Actually, let me clarify something. The Big 5 are not specific exercises. Instead, they are specific movements, but this allows for a huge number of exercises to be used, and therefore a lot of variety in your workouts. And don't forget, variety is one of the 3 main principles that explain why the short, burst exercise workouts work so well.

Here are the Big 5 movements, starting with the most important of them all.

1) Squat movements

This could be a barbell squat to a dumbbell squat, it could be a deadlift because that's the same type of movement, or it could even be a kettlebell or dumbbell swing, which is becoming a very popular exercise these days.

Kettlebells are becoming more popular for fat-burning because it's just that movement of pushing your hips back, bending you knees, and dropping your body. You're moving your entire body there.

The squat movement allows you to do a lot of mechanical work which is one of the keys to burning a lot of calories. So that's the first movement in the "Big 5". Always start your Big 5 workouts with a squat.

Please note: Lunges and split-squats also qualify as a "Squat-type" movement, even though you will also be able to use them in the Single-Leg Exercise category below. Sometimes the lines blur between movement types for such great multi-muscle exercises.

2) Pushing exercises

The next exercise to use is any type of push-up or dumbbell press or bench press or even standing shoulder press. Again, very large amount of muscle to be used in those exercises that burn a lot of calories.

Plus, using the "non-compete" principle of the short, burst exercises, by using a pushing exercise next, we let our leg muscles recover (and often our grip strength too, depending on the first movement used).

3) Pulling exercises

The next movement is any type of pulling exercise, so it could be rowing or pull-ups, dumbbell rows, seated rows, anything in a pulling motion is going to work a lot of musculature so a lot of your upper back, some of your arms, your lats, and even a little bit of your lower back if you keep that - by holding yourself in that static upright position.

This is a powerful fat burning, muscle-building movement. You could even use the deadlift at this time because it is a pulling movement. Again, often the lines blur between movement types for such great multi-muscle exercises.

And at this time, you'd have gotten about 80-90% of your results. So if you are really crunched for time, you could stick to only the first 3 movement patterns. But if you want to put the finishing touches on your body and rev up your metabolism even more, then you'll need the last 2 pieces of the Big 5 circuit.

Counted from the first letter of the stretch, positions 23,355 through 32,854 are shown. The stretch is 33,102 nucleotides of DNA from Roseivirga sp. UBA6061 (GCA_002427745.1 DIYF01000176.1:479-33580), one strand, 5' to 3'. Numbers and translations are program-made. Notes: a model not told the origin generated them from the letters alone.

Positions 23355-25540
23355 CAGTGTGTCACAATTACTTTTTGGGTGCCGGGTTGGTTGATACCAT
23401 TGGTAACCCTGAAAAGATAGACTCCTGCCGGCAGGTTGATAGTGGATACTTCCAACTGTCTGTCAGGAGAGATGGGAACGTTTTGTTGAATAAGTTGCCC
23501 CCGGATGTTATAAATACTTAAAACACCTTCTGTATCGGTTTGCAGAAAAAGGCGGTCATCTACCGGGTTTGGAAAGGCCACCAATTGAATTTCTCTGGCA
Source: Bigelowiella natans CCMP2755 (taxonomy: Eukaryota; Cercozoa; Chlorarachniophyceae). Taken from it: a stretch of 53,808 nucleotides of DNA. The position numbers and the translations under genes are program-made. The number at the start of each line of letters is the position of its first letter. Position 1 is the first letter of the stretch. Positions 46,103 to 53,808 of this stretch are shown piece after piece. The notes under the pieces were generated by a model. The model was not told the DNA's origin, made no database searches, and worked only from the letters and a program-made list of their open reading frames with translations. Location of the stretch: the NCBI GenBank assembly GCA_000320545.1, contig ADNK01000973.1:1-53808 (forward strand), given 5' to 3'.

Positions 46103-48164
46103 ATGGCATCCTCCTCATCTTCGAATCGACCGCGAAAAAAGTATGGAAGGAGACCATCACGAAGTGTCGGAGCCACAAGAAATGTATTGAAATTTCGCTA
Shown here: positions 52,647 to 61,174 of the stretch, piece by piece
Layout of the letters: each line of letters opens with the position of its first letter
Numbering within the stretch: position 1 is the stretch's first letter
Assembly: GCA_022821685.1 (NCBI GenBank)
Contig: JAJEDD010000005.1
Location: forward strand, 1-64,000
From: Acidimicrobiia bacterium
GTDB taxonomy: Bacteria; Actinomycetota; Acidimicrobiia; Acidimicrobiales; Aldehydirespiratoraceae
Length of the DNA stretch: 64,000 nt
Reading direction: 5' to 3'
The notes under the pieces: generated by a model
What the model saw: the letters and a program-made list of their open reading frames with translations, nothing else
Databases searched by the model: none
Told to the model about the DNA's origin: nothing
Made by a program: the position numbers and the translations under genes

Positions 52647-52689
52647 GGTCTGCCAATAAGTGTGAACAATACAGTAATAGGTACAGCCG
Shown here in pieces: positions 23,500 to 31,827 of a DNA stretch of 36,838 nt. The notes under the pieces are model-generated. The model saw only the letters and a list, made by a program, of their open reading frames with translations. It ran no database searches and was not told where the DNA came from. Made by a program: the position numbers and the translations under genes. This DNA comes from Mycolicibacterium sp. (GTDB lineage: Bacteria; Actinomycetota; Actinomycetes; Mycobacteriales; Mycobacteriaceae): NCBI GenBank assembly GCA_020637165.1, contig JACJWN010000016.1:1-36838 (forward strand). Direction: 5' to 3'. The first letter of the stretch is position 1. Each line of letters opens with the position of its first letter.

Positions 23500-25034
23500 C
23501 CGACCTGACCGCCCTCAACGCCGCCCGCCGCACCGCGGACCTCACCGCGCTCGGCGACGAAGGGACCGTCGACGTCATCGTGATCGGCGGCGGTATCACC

4) Single leg exercises

This could be a dumbbell lunge or split squat or a reverse lunge or a single leg squat, anything that works one leg at a time. Because you're using the lower body, it's a lot of musculature.

This is a tricky movement to do right after the Pulling movement, because your grip strength will be fatigued from the rowing or chin-ups or whatever you did. So try to use a bodyweight only single-leg exercise, such as the 1- leg squat or 1-leg lying hip extension.

This would also be a great place for a single-leg stability ball leg curl, or a single-leg exercise holding the barbell across your back. If you must use a dumbell exercise, choose the Bulgarian Split Squat or DB Step-up because less weight is needed than for lunges or split squats (and therefore less competition for grip occurs).

5) Total body ab exercises

The final movement in the Big 5 circuit could be anything from a mountain climber to a stability ball rollout, it could be using the old infomercial gadget - the Ab Wheel since that works great - or it could be a hanging knee raise. Alternatives include cable chops and cable crunches if you have access to cables in a gym.

But you'll notice these aren't just basic crunches. Instead, you're working your arms, legs, and torso. That's why you must use a total-body ab exercise to finish off the Big 5 circuit workout.

Those are all the exercises that you could use for the Big 5 movements.

Fortunately, you have an endless variety of exercises and set-ups that you can choose.

If you did those exercises, you would have a total body workout, you'd have an incredible muscle-building, fat-burning, metabolism-boosting training session and if you did that type of stuff 3 days per week and maybe did your interval training after each circuit you'd lose a lot of belly fat. Man, it would just melt right off!

That's my Big 5 exercise movement system for building a better body.

If you want to burn fat, you want to build muscle, and you want results that are absolutely guaranteed, implement the Big 5 into your workout today.

To recap, here are the Big 5 Movements:

Squat

Push

Pull

Single Leg Exercise

Total Body Ab Exercise

: article by Craig Ballantyne [ Discover the 5 cardio fat loss mistakes preventing you from losing fat at http://www.turbulencetraining.com/ Get your free report on the Dark Side of Cardio from Men's Health Expert and Turbulence Training creator Craig Ballantyne. ]